By Guest Blogger, Mary Schmidt, Marketing Troubleshooter
Can you spot the problem word in that headline?
It's "impressions." Another example of outdated Mad Men thinking applied to our virtual world. Placement, impressions, eyeballs...whatever.
Social media specialist Vitrue, which aids brands in building their customer bases on social networks, tried to put a media value on such communities.
The firm has determined that, on average, a fan base of 1 million translates into at least $3.6 million in equivalent media over a year.
The company's findings are based on impressions generated in the Facebook news feed, the stream of recent updates from users' networks.
Vitrue analyzed Facebook data from its clients -- with a combined 41 million fans -- and found that most fans yielded an extra impression. That means a marketer posting twice a day can expect about 60 million impressions per month through the news feed.
The article then goes on to explain their scientific approach (which is a bunch of industry-speak blah-blah if you don't work in or with an ad agency). The money quote (pun intended) is:
"It helps [marketers] justify the spend they're making, especially in acquiring a fan base and engaging that fan base," Strutton said.
Ah! What could be a powerful tool for building real relationships is neatly reduced to a way for marketers to justify the spend they're making.
However, I can see a CEO asking, "What spend? How much does it cost to bring up a page on Facebook?" Of course, the valuation was done by a company selling their social media solution, "All of our solutions sit on top of our industry-leading marketing platform, which provides rich features and functionality, rapid deployment and solid infrastructure for optimal performance."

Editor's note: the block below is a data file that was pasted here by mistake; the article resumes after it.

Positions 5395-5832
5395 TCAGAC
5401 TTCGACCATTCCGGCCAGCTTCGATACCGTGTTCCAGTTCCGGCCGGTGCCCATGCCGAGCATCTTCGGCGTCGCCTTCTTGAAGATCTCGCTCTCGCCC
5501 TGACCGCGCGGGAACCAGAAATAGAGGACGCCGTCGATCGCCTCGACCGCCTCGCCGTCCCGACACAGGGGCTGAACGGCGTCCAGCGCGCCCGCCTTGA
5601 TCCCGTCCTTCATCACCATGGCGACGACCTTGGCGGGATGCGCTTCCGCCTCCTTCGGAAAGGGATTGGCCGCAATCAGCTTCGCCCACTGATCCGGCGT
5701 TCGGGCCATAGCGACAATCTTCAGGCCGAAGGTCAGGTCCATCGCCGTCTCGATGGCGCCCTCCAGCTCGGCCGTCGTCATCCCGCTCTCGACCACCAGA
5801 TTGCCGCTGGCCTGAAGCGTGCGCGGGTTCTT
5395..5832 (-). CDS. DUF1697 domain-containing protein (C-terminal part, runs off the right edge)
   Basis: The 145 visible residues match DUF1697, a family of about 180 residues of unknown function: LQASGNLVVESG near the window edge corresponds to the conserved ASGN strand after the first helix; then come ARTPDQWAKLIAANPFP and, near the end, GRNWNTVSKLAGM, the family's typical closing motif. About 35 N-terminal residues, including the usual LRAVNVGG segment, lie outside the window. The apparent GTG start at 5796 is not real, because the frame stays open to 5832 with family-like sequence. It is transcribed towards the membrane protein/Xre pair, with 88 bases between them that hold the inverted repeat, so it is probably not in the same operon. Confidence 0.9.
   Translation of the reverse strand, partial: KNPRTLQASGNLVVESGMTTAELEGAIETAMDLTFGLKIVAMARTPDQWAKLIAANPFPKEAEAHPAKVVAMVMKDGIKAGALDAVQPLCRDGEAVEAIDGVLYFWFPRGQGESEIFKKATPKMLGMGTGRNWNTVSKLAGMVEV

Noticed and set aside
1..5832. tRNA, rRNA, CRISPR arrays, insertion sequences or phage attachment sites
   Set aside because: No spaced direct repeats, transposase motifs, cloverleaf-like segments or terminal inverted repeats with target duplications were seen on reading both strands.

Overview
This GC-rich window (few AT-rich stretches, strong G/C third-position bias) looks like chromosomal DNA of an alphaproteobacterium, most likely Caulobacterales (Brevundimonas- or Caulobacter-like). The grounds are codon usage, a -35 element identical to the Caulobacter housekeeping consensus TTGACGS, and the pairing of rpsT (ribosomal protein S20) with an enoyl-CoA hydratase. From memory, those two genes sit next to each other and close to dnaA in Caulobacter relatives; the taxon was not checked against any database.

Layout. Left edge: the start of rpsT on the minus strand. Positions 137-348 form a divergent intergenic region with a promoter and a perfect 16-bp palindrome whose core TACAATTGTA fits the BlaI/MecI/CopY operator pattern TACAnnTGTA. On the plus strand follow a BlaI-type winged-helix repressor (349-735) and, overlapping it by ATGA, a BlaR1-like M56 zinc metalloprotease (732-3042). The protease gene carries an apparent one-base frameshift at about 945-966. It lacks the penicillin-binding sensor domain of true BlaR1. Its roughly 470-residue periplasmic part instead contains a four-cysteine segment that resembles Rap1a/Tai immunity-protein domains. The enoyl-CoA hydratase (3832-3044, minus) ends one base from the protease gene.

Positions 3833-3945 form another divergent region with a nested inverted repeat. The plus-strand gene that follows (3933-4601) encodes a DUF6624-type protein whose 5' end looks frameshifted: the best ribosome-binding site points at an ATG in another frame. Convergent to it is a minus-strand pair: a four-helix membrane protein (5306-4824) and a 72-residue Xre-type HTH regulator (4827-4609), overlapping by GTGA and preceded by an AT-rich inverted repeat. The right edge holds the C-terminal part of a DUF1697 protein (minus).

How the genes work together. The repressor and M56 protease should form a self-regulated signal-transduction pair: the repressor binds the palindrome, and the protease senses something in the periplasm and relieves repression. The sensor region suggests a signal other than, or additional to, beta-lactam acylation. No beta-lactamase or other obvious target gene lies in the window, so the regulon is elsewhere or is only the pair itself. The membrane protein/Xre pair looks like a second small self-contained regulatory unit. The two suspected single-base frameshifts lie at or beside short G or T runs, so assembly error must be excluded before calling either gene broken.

I'm sure all that costs a pretty penny.
I'm sorry, but I don't think I'd want someone who can cram that much marketing speak into a single paragraph advising my company on my social media strategy. To be fair, Vitrue could be very good at their actual client work...I just can't tell it from their old-style pitch.
Search Engine Journal notes, "This statistic puts a value on 1-way communication and totally overlooks the core of a good Facebook campaign." The post then goes into a detailed review of the real Facebook value model, beginning with:
When working in social spaces, engagement is key. Lets say you have a million fans and you post daily. By some miracle you get a 100% impression rate, but only 5 likes and 5 comments. The bulk of those million impressions came from people scrolling through their newsfeed where your post is likely sandwiched between posts by friends, other brands and in the worst case scenario a note that a friend has engaged with your competitor. Few intelligent media buyers would pay $5 CPM for this kind of cluttered and shared text-only inventory.
Hmmm...so maybe we should be looking for quality connections, not quantity junk? What an idea!
As for fans versus friends, I'm a "fan" of several companies and groups. I routinely ignore their news and seldom, if ever, visit their page. It was very easy to become a fan on a whim. Simply click, and - ta-da! - it's done. But, I'm busy...and I give far more credence to my actual friends who make recommendations. I'd bet there are millions just like me. (You also have to consider that - just as with Google ad clickers - apparently avid fans may be folks who have too much time on their hands rather than actual viable customers.)
As Josh Millrod sums it up in the SEJ post,
For all I know, your Facebook fans are worth $3.60 each, but probably it’s got little to do with impressions and much more to do with meaningful interactions with your brand. My guess is you’ll never know how much they are worth, unless you are running some seriously kick-ass, water-tight eCommerce machine! All you can really know is that people who regularly engage with your brand and find those engagements pleasant probably like you a whole lot more than the guy who’s sending them two messages a day because he read an article about how much money they are worth.
What he said. And spammers? I am NOT worth $3.60, so please don't bother. You'll only hurt your client, particularly if you hit me on an especially cranky day. I may write about both you and your client - and not in a good way.